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Haggerty Museum, UWM Galleries Highlight Full Schedule of Art

Art Preview

Oct. 5, 2009
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Cedarburg and surrounding areas will hum with activity when Ozaukee County Arts Weekend (Oct. 9-11) opens the studios of 50 local artists to the public. A countywide map of self-guided tours can be picked up at the Cedarburg Cultural Center (W62 N546 Washington Ave.), which will also be hosting its fall exhibition, “Bold and/or Red.”

On Wednesday, Oct. 14, exhibition co-curator Gary Hallman will introduce “Persian Visions: Contemporary Photography from Iran” at a 6 p.m. opening reception at Marquette University’s Haggerty Museum of Art. A focus of political controversy, Iran is also renowned for the prodigious output of its filmmakers and visual artists. The mix of photography and video installations offers a look at public concerns through private images, such as the family portraits of Shokoufeh Alidousti and Shahriar Tavakoli.

On display at the UW-Milwaukee Union Art Gallery is “Movimientos,” a group exhibition of pieces from Chicana feminist artists. Works by Ester Hernandez, Favianna Rodriguez and Melanie Cervantes examine poverty, racism, sexism and homophobia as connected issues for Mexican-American women. The striking collection will be up through Oct. 16.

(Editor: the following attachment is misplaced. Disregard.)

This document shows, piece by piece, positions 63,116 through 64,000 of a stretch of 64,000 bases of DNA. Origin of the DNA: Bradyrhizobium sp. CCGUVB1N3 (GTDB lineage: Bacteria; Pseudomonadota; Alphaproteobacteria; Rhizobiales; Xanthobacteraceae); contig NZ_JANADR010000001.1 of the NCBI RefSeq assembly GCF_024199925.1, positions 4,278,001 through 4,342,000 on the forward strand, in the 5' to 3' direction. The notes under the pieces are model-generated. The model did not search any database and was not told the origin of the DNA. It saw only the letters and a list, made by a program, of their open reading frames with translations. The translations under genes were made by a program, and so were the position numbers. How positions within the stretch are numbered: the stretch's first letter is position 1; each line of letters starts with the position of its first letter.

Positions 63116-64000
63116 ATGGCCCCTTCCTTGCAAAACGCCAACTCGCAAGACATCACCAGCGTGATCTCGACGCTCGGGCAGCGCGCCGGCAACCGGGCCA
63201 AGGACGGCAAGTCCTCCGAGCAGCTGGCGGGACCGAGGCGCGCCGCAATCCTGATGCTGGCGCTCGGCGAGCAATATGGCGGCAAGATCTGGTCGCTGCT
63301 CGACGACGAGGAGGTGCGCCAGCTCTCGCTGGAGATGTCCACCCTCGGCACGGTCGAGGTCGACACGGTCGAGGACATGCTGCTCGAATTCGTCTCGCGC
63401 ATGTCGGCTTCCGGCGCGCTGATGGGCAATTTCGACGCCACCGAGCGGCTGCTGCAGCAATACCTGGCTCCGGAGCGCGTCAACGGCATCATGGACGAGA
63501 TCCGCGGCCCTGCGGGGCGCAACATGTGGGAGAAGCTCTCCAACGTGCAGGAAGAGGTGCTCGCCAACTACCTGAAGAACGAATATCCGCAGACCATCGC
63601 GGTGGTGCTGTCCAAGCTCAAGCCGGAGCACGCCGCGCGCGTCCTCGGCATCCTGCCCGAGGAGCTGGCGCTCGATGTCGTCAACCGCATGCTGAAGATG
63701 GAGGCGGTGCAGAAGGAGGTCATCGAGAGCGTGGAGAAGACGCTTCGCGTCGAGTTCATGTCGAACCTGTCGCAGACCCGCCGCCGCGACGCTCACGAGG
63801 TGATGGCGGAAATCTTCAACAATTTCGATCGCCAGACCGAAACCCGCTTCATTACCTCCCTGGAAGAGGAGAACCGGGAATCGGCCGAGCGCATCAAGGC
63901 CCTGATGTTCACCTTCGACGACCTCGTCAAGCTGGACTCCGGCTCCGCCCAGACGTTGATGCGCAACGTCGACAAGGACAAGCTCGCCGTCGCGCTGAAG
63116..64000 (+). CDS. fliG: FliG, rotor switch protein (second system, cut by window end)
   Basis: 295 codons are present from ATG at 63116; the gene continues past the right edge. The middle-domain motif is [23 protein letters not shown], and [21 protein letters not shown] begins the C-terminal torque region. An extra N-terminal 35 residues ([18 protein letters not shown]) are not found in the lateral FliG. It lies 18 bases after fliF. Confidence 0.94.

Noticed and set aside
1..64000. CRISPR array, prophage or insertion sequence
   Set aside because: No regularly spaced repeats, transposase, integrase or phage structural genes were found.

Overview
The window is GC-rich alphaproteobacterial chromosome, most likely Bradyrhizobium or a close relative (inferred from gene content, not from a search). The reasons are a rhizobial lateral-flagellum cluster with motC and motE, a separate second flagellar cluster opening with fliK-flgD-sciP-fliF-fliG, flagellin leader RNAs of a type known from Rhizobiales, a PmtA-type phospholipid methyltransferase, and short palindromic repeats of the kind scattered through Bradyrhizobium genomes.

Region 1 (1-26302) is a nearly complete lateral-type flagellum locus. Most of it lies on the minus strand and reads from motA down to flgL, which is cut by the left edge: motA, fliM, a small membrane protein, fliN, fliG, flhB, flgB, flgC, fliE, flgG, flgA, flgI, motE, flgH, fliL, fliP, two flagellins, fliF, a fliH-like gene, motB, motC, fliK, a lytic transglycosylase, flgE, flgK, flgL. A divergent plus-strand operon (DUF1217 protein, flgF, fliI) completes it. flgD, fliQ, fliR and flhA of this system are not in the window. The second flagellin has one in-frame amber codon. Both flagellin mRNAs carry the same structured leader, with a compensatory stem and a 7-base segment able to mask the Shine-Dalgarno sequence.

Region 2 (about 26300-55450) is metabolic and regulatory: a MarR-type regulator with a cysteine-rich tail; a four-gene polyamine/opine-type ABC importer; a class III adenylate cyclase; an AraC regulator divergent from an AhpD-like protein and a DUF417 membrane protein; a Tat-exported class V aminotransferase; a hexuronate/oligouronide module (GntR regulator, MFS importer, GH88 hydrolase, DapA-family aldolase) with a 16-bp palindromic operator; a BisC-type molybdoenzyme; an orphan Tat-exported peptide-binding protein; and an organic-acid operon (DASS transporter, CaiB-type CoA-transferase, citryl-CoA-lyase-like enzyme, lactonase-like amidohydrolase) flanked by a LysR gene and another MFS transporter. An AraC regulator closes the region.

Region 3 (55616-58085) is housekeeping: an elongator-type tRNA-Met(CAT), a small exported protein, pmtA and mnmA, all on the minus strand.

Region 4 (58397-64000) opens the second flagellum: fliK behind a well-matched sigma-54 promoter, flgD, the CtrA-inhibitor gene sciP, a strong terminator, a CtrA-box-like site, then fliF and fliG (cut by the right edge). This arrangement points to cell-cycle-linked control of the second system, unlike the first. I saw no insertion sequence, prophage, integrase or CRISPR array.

“Anatomy of an Avenue” opens with a 6 p.m. reception Friday, Oct. 9, in the Inova/Kenilworth Gallery, 2155 N. Prospect Ave. Up through Dec. 13, the photo essay by Barbara J. Miner depicts North Avenue from the bluff at Lake Michigan to its terminus in the town of Pewaukee. “I chose North Avenue because it connects more neighborhoods, communities, cities and counties than any other major thoroughfare,” she says. “It is a microcosm of what we are as a community—both what unites us and what divides us.”

Photographer Eddee Daniel examines progress, the natural world and unforeseen aesthetics in “Accidental Art: Construction Fences in the Landscape” at Carroll University’sHumphrey Memorial Chapel and Art Center, 238 East Ave., Waukesha. “The bright orange plastic fences that surround construction sites and other temporary installations have become so ubiquitous in urban settings that they are accepted as part of the landscape,” Daniel explains. “Their functionally obtrusive color can be especially jarring, however, in a natural setting. It was this juxtaposition of the natural and unnatural that first drew my attention to temporary fencing.” A closing reception is scheduled for Oct. 10, from 10 a.m. to noon.

The “Paintings of Gloria MaCoy,” on display through Oct. 17 at Leenhouts Art Gallery, 1342 N. Astor St., offers a vivid look into the daily life of this talented local artist. MaCoy fearlessly employs color to depict such autobiographical scenes as drunken students carousing outside her window, or a bris ceremony. A special-needs teacher, MaCoy also draws inspiration from story-time with her students, exemplified in the deceptively sunny The Hyenas Are Happy Today. As with many of her paintings, rendered primarily in gouache, there is often something slightly ominous, just out of the frame. The hyenas certainly do seem happy, but what activity led them to this state of sated contentment?



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